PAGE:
HollyBerryBush Isn't it that the children with bursaries have families that are poorer than op. Therefore she is pissed off that their "family" isn't that poor. I agree with the poster who said do you really want to mix with people like this.

Op If you are that concerned there must be other schools? She is super bright - what are you worried about?

NorthernLurker Sat 23-Feb-13 00:03:40

I agree Clouds that's what would have happened - but I can see why the OP may feel otherwise.

whateveritakes Sat 23-Feb-13 00:04:20

There is a difference between scholarship (clever) and bursary (poor but bright/family history/famous mum etc)

WorraLiberty Sat 23-Feb-13 00:05:25

Maybe they don't want to sponge off their parents?

I know I wouldn't want my parents paying for my choice of school for my kids.

I'd much prefer they enjoyed their savings/pension.

Fleecyslippers Sat 23-Feb-13 00:07:52

But surely you should have done the maths before you put her through the entrance exam ?

Pickles101 Sat 23-Feb-13 00:10:47

YABU for reasons others have stated above.

From another perspective, I am one of 3 daughters, one of whom was sent to private school for also being 'stupidly clever'. My other sibling & I still feel resentment to my mother over this - we were never worthy of that educational investment. But I'm the one with an Oxford degree grin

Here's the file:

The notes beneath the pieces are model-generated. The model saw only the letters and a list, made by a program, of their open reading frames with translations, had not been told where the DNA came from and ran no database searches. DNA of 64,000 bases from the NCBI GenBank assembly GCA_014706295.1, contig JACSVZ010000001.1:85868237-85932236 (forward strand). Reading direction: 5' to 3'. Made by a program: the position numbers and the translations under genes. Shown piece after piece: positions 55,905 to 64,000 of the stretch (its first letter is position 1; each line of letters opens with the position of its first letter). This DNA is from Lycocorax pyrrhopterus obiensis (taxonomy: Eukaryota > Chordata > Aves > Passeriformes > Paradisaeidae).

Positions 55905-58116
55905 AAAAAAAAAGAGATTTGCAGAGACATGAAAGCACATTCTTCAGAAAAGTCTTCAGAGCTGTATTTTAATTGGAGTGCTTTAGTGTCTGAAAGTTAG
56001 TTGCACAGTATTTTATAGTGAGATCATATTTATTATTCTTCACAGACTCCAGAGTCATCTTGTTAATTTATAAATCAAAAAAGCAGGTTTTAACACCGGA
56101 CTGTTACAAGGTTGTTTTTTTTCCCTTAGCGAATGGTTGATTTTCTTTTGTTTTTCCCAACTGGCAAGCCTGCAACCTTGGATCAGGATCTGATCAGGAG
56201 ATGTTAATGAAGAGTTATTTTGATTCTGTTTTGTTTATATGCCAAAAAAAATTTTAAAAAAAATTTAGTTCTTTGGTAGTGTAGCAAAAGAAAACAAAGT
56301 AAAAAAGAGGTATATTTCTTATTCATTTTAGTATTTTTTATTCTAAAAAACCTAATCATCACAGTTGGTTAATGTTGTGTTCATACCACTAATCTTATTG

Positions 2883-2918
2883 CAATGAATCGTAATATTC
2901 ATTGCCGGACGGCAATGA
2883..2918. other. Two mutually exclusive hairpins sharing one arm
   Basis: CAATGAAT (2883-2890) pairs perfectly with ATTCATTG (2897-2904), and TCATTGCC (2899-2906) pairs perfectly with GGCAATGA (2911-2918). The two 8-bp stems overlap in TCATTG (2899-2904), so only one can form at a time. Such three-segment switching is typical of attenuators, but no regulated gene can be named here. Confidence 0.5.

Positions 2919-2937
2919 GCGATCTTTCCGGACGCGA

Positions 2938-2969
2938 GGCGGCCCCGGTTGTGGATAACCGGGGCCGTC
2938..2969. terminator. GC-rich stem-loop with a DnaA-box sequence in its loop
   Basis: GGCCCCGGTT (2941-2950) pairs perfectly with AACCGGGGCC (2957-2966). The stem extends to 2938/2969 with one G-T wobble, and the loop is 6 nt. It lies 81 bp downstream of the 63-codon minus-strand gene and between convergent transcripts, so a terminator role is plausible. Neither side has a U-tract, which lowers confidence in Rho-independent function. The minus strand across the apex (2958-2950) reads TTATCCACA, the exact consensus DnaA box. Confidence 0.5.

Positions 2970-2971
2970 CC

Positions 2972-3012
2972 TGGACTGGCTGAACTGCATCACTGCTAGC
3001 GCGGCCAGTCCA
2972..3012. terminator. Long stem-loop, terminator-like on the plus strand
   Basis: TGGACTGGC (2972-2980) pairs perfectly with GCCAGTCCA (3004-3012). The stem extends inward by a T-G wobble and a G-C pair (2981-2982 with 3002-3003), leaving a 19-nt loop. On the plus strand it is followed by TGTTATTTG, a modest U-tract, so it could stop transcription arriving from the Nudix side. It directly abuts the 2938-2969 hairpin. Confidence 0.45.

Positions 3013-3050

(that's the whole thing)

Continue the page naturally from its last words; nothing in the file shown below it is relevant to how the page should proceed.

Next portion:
MrsKeithRichards Sat 23-Feb-13 00:13:04

Or asked super bright dd to have done the maths for you?

olgaga Sat 23-Feb-13 00:15:50

How is it fair that the money they are taking means that my dd can't take the place?

You do know, don't you, deep down, that this isn't necessarily or even likely to be the case?

You really will have to let this go, and remember you're luckier than most to have a really good state school for her to attend.

pollypandemonium Sat 23-Feb-13 00:25:35

As long as we have a segregated education system nothing will be fair. It will always be about who has most money and who is the pushiest.

frogspoon Sat 23-Feb-13 00:45:04

Bursaries can be anything from 10% reduction to 100%. You do not know how large a bursary this other family is getting, and you do not know if the grandparents may still be supplementing the remainder of the fees.

Ultimately it has been decided that a family of your income would benefit from a certain reduction in fees, but your family's outgoings mean you are unable to pay the remainder. Some families will take drastic measures e.g. second mortgage/ sell the car in order to make up the difference, however I assume you are not in a position to do this. I am also assuming that there are no other things you could cut back on to make up the difference.

I'm sorry, it's unfortunate. Take some consolation from the fact she is in a very good school, and doing well.

blindworm Sat 23-Feb-13 00:51:29

I would accept a bursary if it meant my parents didn't have to pay school fees.